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Granite: Cleaning, Polishing & Protection

Granite, an igneous rock formed from magnum, is very dense, hard and brittle. Granite stands up well against heavy foot traffic, making it preferable for commercial application such as lobbies and walkways. True granite is the hardest of the polished stones commercially available and is used in high stress situations. Resistant to most chemicals, except for oils, which can permeate the stone, granite is also ideal for counter tops and bar tops.

While granite countertops are a favorite choice due to their beauty and durability, they are not impervious to damage. Regular care includes proper cleaning and the use of sealers to prevent staining.

Do granite countertops need to be sealed?

  1. Perform the paper towel test to determine whether your granite needs to be sealed. Some types of granite never need sealing and adding sealer to these types will just make a mess. Soak a paper towel (without printing) or a white cotton towel. Place the water-soaked towel on the counter and wait about 5 minutes. Is the area under the paper towel dark from the water soaking into the granite? If it is discolored, your granite needs to be sealed to resist water-based spills and stains.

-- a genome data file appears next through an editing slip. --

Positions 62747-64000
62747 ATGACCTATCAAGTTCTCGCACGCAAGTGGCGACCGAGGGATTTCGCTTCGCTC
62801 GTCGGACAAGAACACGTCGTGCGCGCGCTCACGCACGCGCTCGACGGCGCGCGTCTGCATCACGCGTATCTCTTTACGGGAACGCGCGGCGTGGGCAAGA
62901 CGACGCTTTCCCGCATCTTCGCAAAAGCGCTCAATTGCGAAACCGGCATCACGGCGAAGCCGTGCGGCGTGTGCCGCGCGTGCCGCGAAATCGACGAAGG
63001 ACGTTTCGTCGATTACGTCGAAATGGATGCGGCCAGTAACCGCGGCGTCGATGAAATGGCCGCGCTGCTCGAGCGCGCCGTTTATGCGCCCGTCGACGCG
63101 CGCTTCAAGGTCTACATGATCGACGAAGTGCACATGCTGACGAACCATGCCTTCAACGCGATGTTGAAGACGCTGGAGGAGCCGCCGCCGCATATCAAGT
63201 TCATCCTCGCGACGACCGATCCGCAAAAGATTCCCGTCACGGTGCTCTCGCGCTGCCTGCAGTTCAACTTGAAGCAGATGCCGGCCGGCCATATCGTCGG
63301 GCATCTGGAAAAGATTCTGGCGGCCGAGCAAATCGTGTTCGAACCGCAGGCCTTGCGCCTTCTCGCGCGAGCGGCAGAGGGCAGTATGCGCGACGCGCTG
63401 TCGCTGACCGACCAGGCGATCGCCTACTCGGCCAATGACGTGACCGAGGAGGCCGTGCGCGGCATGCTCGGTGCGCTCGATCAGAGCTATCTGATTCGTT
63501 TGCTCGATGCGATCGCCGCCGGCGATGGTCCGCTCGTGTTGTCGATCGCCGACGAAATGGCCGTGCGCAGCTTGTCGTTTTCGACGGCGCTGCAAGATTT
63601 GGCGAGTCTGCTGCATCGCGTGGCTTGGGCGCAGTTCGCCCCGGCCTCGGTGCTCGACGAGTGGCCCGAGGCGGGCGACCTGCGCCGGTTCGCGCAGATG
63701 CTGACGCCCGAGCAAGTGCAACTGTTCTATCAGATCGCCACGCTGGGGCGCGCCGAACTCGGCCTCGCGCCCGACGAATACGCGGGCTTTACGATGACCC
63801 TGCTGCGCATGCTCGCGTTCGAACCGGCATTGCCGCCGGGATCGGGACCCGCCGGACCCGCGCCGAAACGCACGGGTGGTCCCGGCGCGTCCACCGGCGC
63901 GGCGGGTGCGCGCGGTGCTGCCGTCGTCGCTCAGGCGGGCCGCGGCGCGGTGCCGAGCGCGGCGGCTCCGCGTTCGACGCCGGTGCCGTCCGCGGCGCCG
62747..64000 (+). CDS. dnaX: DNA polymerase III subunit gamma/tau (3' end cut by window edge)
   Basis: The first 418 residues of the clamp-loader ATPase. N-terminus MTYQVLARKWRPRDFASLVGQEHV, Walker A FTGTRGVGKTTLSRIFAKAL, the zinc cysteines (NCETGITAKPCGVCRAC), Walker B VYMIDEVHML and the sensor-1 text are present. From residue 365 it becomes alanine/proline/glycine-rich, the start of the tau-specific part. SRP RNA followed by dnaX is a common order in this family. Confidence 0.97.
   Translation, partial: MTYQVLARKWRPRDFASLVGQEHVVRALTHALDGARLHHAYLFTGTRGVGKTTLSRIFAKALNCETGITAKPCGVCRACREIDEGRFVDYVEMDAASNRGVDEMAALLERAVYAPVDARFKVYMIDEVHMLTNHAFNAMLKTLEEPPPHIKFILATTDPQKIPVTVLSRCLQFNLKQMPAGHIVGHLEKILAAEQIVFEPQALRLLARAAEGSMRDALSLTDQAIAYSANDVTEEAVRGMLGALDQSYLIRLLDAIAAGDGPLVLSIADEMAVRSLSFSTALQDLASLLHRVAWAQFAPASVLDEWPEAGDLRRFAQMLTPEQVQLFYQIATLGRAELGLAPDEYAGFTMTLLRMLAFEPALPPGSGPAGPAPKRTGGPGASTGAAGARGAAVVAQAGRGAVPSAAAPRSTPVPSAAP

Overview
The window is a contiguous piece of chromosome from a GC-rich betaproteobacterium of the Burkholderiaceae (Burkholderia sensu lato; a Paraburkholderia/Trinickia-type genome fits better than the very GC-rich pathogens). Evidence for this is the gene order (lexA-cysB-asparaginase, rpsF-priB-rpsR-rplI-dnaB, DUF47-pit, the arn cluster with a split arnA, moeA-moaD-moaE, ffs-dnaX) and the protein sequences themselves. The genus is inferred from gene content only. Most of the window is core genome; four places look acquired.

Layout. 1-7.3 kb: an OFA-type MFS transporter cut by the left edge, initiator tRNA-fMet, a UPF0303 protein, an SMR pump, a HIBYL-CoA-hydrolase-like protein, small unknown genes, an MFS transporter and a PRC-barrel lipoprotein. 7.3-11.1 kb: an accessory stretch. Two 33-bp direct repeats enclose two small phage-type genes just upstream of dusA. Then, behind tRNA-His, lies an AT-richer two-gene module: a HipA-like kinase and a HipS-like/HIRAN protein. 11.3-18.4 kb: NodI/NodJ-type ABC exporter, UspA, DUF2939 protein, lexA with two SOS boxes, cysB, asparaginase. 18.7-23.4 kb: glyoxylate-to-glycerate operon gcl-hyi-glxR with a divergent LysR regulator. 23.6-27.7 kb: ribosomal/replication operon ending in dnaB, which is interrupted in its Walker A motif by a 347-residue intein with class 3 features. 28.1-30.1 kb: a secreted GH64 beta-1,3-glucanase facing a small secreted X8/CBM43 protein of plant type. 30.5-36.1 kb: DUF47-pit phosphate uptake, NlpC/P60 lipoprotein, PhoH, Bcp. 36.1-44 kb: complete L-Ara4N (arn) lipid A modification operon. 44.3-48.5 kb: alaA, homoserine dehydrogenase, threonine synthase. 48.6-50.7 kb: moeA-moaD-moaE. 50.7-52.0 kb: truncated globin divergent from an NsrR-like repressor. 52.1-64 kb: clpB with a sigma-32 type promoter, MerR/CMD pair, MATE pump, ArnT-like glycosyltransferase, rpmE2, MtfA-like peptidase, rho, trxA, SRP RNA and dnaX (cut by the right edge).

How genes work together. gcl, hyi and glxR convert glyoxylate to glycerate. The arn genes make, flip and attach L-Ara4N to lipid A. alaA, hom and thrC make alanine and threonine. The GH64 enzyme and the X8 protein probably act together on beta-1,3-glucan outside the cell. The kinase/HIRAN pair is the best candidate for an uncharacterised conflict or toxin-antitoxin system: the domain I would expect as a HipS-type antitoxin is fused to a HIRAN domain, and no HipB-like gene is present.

2. Perform the solvent test to see if an oil stain will enter the granite. Simply dab some paint thinner on the countertop and leave for 5-l0 minutes. If, after you remove it, it doesn’t darken the stone, neither will an oily staining agent such as cooking oil. If it does go dark, you should use a solvent-based sealer to protect against oil-based stains.
  3. In short, if the granite goes dark with either water or paint thinner, then seal. lf there is no color change alter testing with these two liquids, you do not really need a sealer on your granite countertop.

What is the best granite cleaner for granite countertops?

  • If there are any oily stains already on the countertop, use Oil and Stain Remover to remove those before sealing.
  • For heavy duty cleaning, use  heavy duty alkaline cleaner and degreaser prior to sealing. Do not use after sealing because it is powerful enough to possibly remove some of the sealer.
  • For daily cleaning and to keep the sealer refreshed, use Cleaner & Protector Products which can be easily found in your local market.

Granite ranges from 6 to 8 on the MOH scale (a scale for determining the relative hardness of a mineral according to its resistance to scratching). The hardest mineral, at 10, is diamond. The softest mineral, at 1, is talc.

Granite can be used for most any inside horizontal application including kitchen countertops, bathroom vanities, furniture tops, bar tops, thresholds, windowsills, etc. Granite has been extensively used as a dimension stone and as flooring tiles in public and commercial buildings and monuments. With increasing amounts of acid rain in parts of the world, granite has begun to supplant marble and limestone as a monument material, since it is much more durable and acid-resistant. Polished granite is also a popular choice for kitchen countertops due to its high durability and aesthetic qualities.